Date of Award


Degree Type


Degree Name

Doctor of Philosophy (PhD)


School of Education


In linguistically heterogeneous societies, language planning constitutes core institutional practice for maintaining social cohesion as well as unique cultural identities. This critical sociolinguistic and comparative analysis examines education language policy process in India, Nigeria and UNESCO to understand the entrenchment of marginalizational language policies in spite of recent paradigm shifts in relevant scholarship. These include the shift from monolingualism to multilingualism as ideal for individuals and societies, perception of multilingualism no longer as a problem but a resource, heightened interrogation of ideological and political dimensionalities of language decisions in society, and an intensification of commitment to language policy and planning through international consensuses and programmatic initiatives often associated with UNESCO.

While previous studies emphasize official state action and view language policy as "finishable" text, this dissertation research uses multi-site, cross-national ethnographic data from government and non-government entities to demonstrate that education language policy is fundamentally an ongoing dynamic process that draws various players with unequal bargaining power into constant negotiations of social identity and reconfigurations of the politics of social control. It illustrates the often muted historical provenience of current language policy issues in multilingual societies. In addition, by noting that language policies in India and Nigeria are simultaneously stymied and constantly changing, this research shows that education language policy in multilingual societies defies any unitary theoretical categorization, partly due to the complexities, dilemmas and paradoxes associates with the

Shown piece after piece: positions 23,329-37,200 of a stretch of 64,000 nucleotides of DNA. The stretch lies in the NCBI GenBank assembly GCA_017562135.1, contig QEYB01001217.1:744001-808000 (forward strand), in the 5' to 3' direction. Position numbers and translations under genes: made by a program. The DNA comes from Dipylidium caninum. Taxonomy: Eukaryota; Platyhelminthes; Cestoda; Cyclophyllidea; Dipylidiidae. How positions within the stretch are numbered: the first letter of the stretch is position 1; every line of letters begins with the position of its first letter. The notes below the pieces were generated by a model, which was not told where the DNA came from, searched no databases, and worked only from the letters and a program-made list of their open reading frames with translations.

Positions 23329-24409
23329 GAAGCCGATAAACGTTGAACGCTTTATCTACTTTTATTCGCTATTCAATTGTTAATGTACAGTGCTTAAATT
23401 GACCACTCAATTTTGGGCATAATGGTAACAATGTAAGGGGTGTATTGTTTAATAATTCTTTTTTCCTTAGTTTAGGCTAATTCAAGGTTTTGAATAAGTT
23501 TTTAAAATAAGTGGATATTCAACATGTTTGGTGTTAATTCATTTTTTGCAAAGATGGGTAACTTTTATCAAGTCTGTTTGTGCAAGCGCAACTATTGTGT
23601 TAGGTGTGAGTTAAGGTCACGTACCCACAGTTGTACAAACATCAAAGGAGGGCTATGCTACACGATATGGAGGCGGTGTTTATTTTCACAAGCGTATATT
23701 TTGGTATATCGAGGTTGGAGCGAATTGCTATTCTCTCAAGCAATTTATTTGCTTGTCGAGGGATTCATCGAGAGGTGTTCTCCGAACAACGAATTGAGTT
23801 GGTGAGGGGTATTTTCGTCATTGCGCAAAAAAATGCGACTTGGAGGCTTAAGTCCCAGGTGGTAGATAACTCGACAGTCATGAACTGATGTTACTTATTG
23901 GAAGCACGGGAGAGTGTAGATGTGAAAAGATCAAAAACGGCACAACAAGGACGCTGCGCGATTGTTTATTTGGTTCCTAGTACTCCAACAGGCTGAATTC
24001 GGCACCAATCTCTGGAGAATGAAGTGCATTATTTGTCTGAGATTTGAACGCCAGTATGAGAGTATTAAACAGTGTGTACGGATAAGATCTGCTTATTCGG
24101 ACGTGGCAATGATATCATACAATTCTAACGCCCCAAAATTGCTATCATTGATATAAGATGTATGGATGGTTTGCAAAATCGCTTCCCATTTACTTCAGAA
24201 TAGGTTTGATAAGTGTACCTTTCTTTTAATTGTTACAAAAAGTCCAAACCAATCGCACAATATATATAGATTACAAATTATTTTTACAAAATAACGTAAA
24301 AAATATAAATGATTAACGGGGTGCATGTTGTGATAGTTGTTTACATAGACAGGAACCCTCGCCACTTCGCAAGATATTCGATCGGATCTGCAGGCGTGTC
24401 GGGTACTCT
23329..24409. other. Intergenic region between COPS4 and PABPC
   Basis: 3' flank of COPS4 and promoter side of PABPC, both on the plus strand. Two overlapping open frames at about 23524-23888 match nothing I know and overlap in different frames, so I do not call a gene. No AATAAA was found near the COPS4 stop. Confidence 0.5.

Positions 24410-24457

various issues it entails. Further, it argues that understanding education language policy in multilingual societies requires multiple shifting theoretical lenses that map onto the actual policy processes. Two broad theories - hegemony and mutual interactionism - used here as heuristics for explicating education language policy processes highlight this need for an integrative and flexible conceptual mapping of language policymaking in multilingual societies.

Underlying this simultaneous stagnation and change are strong networks of various policy agents with a corresponding tendency toward disjuncture and decoupling. The same (national and international) institutional structures that propel policy consensuses through networks also provide mechanisms for disjuncture and decoupling. To make sense of this structural paradox, I propose a recalibration of major concepts, and an expansion of the conceptual boundaries, of education language policy studies beyond the current state-centered approach. Doing this helps dispel several popular misconceptions about language policy in multilingual societies, especially those pertaining to political sensitivity, resource limitation, and power constraints, and also paves way for re-imagining formal education for the future.

Creative Commons License

Creative Commons Attribution-Noncommercial-No Derivative Works 3.0 License
This work is licensed under a Creative Commons Attribution-Noncommercial-No Derivative Works 3.0 License.